The third reason is the forcing data. Inaccuracies existing in the forcing data may have substantial impacts on the land surface simulations. Chen et al. (2011) compared the daily averaged radiation fluxes of ITPCAS forcing data against those from field measurements at four dryland sites on the Tibetan Plateau, and the results show that the ITPCAS data are dramatically improved in terms of radiation in comparison with the widely used GLDAS dataset; however, the daily averaged longwave radiation of the ITPCAS forcing data is still notably underestimated. More specifically, Chen et al. (2011, their Table 4) gives the statistical metrics (R2, MBE, and RMSE) for daily averaged ITPCAS radiation fluxes against the observed data at four sites (Amdo, Gaize, Dunhuang, and Tongyu) on the Tibetan Plateau during 2003–04. They show that the MBEs of the daily averaged longwave radiation fluxes of the ITPCAS forcing data are mostly negative and up to −23.4 W m−2. As incoming radiation fluxes play a key role for simulating surface energy partitioning and , the underestimated incoming radiation can be one of the reasons that cause the underestimation of .

7. Conclusions

In this paper, we have addressed the regional-scale effects of the roughness length parameterizations for grasslands on the Tibetan Plateau in the Noah LSM. Four numerical experiments with two different roughness schemes were conducted during the period 2005–10 for the high-altitude hydrological catchment, the source region of the Yangtze basin in China. The experimental setups were based on physical process knowledge, verified with various satellite products, and validated with ground-based observations. This study highlights the need for regional adaptation of the and values and provides insight into the regional-scale land surface modeling of high-altitude catchments. The main findings of this work are listed as follows:

  1. The usage of Z95-updated/C09-updated improves, validated by the MODIS products, the regional-scale predictions of the Noah LSM with Z95-original/C09-original on for a high-altitude basin in spring, autumn, and winter, but larger warm biases are produced in summer. This implies that the roughness length schemes Z95 and C09 cannot satisfactorily capture the seasonal variations of the simulations on the Tibetan Plateau, and Z95-updated and C09-updated are more suitable in relatively dry conditions.

  2. Z95-updated/C09-updated improves the simulation performance in the relatively high-altitude regions (>4000 m), whereas larger warm biases are produced in low-altitude regions of the Tibetan Plateau. This indicates that the roughness length schemes Z95 and C09 have difficulties in estimating the reliable spatial distribution of daytime for a region that has diverse climate and land surface conditions. One feasible way to address this issue is the grasslands on the Tibetan Plateau are further classified into arid alpine steppe, semiarid alpine steppe, moist alpine meadows, etc., and the roughness length parameterizations are selected and, if needed, modified according to these further specified vegetation types.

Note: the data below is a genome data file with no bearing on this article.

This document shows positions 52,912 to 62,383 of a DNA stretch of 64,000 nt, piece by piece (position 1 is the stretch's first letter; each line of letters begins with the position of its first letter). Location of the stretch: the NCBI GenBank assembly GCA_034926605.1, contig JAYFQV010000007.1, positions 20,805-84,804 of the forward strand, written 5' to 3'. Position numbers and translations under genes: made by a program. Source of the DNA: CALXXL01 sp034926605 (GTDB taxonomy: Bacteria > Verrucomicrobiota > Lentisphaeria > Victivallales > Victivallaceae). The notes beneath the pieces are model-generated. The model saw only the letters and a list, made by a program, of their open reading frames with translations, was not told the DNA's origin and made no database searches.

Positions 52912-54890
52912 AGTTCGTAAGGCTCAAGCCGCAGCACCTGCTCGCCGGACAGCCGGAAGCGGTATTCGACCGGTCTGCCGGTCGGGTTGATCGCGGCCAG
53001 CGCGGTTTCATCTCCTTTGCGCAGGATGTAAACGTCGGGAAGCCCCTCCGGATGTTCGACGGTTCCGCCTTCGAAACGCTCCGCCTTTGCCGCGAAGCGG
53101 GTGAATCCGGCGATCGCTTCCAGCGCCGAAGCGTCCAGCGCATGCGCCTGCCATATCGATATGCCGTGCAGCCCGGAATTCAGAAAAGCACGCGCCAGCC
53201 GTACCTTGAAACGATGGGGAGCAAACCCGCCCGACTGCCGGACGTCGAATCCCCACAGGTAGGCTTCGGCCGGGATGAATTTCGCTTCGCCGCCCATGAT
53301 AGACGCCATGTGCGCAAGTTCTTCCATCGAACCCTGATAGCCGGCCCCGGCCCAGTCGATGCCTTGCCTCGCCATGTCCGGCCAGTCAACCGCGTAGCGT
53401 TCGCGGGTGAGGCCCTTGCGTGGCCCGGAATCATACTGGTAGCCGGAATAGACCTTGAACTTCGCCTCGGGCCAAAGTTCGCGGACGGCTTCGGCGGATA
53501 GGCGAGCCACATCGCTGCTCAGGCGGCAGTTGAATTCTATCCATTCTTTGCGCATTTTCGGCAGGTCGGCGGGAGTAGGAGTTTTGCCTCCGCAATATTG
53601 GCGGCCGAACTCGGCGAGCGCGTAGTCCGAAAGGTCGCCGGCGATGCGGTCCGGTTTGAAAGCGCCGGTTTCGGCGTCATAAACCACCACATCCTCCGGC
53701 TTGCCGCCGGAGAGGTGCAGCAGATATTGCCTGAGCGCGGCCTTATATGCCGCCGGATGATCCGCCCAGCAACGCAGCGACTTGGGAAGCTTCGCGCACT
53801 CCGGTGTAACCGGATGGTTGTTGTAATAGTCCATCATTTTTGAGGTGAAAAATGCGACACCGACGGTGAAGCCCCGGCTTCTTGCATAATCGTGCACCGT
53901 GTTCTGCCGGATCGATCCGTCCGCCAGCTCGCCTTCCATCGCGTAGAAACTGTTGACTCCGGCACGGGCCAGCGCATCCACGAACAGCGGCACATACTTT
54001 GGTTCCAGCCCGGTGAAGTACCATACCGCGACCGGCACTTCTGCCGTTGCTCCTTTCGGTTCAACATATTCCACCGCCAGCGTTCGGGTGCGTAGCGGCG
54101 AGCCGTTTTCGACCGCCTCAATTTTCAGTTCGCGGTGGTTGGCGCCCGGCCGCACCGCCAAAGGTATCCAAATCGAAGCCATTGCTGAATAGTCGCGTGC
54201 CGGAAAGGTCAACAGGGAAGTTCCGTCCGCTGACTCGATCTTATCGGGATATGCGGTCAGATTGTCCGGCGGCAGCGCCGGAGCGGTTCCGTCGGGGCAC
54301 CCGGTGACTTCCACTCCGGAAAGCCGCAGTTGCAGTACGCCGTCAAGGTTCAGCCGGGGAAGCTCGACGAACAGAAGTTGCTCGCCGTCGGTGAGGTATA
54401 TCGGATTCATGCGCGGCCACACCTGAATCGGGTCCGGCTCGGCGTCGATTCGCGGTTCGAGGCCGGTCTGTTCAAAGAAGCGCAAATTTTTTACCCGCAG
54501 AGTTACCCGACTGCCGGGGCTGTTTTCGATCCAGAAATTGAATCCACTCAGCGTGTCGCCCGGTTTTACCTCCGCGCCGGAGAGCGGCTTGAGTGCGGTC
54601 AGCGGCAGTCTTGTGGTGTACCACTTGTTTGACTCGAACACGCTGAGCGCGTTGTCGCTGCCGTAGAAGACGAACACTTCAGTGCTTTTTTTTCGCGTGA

3. The Noah LSM with Z95-original/C09-original largely underestimates the monthly runoff in the source region of the Yangtze River. However, by implementing Z95-updated/C09-updated, the monthly amount of runoff can be largely increased. Also, Z95-updated/C09-updated increases the agreement of the Noah TWS simulation with the GRACE-derived TWS. This demonstrates that the roughness length parameterization, in association with surface exchange coefficient for heat and moisture transfer, plays an important role in modeling water budget components for high-altitude catchments.

  4. The Noah LSM using the scheme C09 generally performs better than that using the scheme Z95 on the simulations of regional-scale and water budget components. It is therefore recommended to use C09-updated for LSM simulations in the central and eastern part of the Tibetan Plateau, particularly in dry conditions.

Acknowledgments

This research was funded in part by the ESA-MOST Dragon III Programme: Concerted Earth Observation and Prediction of Water and Energy Cycles in the Third Pole Environment (CEOPTPE). Ying Huang was supported by the Chinese Scholarship Council (CSC). We are grateful to the editor and reviewers for their valuable comments and constructive suggestions, which have greatly assisted us in improving the quality of the paper. Moreover, we thank all the researchers who processed the atmospheric forcing data provided by the Institute of Tibetan Plateau Research, Chinese Academy of Sciences (ITPCAS); the Cuntan discharge observations provided by Bureau of Hydrology, Changjiang Water Resources Commission; the Moderate Resolution Imaging Spectroradiometer (MODIS) product provided by U.S. Geological Survey (USGS), and the RL05 GRACE L2 product provided by the Center for Space Research (CSR) at the University of Texas at Austin and Jet Propulsion Laboratory (JPL), NASA, United States.